Saturday, March 29, 2008

Maybe they missed the session on anonymous sources?

I find myself disturbed today as I finally get around to reading an otherwise good Washington Post profile of Ben Scott, "Net Neutrality's Quiet Crusader."

Right there, 10 grafs down in Cecilia Kang's article, is this graf:

Free Press's critics -- who spoke on condition of anonymity because discussions on net neutrality policy are ongoing -- say the group often oversimplifies complex technical issues, dismissing the importance of some network management practices that block spam and pornography, for example. Free Press is also not the populist group it makes itself out to be, critics noted, partnering with corporate interests when it suits its goals, as it did with Google on net neutrality. Also, they said the group is not as boot-strapped as it may appear, with donors such as billionaire George Soros and singer Barbra Streisand.

Let's accept the argument, for a second, that absolutely no one -- not a one -- of anyone who is on the other side of this debate would go on the record. Still, whatever happened to the idea that you don't use anonymous sources for ad hominem attacks. You may use them for hard information. You may use them to explain their side's position (sometimes, though we overdo that). But you don't use them to launch brickbats at the other side.

That's Journalism 101.

Don't give me the "balance" argument -- that's he said-she said journalism. Doing so anonymously lets the scoundrels off the hook. (And besides, Kang essentially parroted the funding stuff in the next graf, though pointing out that its lobbying budget is far less than the budgets of its opponents.)

So if Kang *really* *wasn't* *able* in this large nation to find anyone who would go on the record on a topic that has had life for some time now, then maybe the only sentence in that story should have been:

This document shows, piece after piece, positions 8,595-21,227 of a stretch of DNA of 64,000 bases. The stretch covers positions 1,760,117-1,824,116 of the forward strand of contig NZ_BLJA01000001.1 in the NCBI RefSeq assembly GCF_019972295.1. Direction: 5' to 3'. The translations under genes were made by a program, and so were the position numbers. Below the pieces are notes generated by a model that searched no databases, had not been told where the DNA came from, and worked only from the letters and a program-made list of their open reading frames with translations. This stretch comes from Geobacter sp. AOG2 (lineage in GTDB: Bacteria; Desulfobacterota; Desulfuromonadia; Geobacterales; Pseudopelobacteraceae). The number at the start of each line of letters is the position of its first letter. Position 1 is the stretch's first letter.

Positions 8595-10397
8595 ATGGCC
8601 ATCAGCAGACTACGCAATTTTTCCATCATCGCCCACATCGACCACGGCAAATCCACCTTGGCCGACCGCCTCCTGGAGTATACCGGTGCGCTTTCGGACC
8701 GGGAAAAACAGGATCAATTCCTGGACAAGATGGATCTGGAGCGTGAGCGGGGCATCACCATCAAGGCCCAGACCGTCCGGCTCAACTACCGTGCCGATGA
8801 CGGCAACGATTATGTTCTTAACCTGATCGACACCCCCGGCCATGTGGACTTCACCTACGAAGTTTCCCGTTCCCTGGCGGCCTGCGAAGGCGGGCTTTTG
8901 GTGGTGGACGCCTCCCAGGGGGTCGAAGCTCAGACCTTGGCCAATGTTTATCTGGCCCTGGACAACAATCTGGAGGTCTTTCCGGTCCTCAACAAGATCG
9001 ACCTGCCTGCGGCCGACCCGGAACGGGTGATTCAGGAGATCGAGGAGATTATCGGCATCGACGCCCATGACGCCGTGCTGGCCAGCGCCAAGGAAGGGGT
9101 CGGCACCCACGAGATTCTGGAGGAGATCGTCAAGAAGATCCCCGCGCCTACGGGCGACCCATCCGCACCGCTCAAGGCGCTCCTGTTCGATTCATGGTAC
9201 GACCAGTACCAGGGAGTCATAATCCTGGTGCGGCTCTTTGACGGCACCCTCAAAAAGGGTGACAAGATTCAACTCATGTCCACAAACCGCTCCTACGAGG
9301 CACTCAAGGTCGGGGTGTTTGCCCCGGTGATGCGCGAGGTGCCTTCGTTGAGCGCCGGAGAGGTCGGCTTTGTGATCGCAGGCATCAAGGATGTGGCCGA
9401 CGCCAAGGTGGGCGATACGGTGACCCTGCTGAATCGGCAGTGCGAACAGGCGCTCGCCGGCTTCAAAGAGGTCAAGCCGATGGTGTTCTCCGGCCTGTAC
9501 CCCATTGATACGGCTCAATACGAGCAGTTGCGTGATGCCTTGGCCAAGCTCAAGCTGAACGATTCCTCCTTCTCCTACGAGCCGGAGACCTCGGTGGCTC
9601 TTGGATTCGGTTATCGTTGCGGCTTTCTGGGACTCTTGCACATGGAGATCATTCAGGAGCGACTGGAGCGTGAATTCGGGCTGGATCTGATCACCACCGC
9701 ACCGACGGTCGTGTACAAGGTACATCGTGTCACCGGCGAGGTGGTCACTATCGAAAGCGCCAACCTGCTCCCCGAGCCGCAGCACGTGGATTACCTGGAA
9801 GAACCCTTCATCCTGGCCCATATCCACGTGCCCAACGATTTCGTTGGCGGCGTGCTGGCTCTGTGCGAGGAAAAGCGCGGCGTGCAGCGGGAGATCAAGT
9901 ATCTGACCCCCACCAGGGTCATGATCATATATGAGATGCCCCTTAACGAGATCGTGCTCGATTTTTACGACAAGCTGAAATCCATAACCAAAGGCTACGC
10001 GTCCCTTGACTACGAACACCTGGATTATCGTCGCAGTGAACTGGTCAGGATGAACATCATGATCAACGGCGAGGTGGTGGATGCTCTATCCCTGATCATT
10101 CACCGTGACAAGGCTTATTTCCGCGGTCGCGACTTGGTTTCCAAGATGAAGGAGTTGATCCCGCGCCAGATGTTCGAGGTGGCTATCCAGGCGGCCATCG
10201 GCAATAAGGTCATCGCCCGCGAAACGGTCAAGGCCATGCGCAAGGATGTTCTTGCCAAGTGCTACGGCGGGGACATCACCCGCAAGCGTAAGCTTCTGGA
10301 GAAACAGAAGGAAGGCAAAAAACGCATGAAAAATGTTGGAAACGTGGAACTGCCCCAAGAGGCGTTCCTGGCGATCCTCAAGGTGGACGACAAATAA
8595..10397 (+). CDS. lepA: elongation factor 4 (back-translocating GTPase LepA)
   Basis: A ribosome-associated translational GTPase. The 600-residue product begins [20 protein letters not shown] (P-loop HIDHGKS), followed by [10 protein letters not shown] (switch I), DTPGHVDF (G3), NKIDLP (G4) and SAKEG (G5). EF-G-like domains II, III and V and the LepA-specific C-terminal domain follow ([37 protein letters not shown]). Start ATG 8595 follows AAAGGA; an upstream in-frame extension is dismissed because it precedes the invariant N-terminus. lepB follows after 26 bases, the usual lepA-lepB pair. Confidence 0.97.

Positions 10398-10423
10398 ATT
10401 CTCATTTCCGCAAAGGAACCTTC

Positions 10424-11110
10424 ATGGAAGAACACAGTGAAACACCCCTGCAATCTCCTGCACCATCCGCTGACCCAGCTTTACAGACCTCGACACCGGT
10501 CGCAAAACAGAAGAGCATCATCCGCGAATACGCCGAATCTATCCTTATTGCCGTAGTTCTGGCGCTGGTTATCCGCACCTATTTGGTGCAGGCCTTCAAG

None of the Free Press's critics would go on the record with their criticism.

Sometimes, it's actually journalism to say to the other side -- especially when the other side is no babe in the woods when it comes to working the system: You want your voice heard, then speak up on the record.

(For the record, nothing here is ideological. I'd write the same thing were it Scott anonymously taking a shot at the other side.)

(This is also my monthly Carnival of Journalism entry; the Carnival this month is hosted by Will Sullivan at Journerdism.)

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At 3/29/08, 2:45 PM, Blogger Brian Cubbison said...

This bugs me too. Policies at The Washington Post and The New York Times about anonymous sources always sound strict and noble when stated, but in real life, the use of anonymous sources is practically the default mode for those papers. I created The Anonymeter to track the Times' use of anonymous sources, and it turns out the Times averages at least three a day. Every few hours there's another anonymous source. The Post is nearly as prolific, and as casual. There seems to be a culture that thinks it's not real news unless it comes from an anonymous source. Anything you can get on the record must be PR and spin.

Beware of the anonymous sources with direct quotes. Those are most likely to be of questionable value.

And as Dave Barry once said, "The Washington Post gets its weather report from an anonymous source."

At 3/30/08, 12:30 PM, Anonymous Anonymous said...

I agree, but I think that the new online style helps here. Perhaps this is one of those areas where in future the etiquette will be relaxed. In future, perhaps we will allow journalists to say "I think that this group has a narrow view and ignores x aspect of this issue". That way they can avoid specious formulations such as 'critics say..'.

At 4/4/08, 7:02 AM, Blogger Forest Jefferson said...

existence of ideologies in such areas is inevitable.


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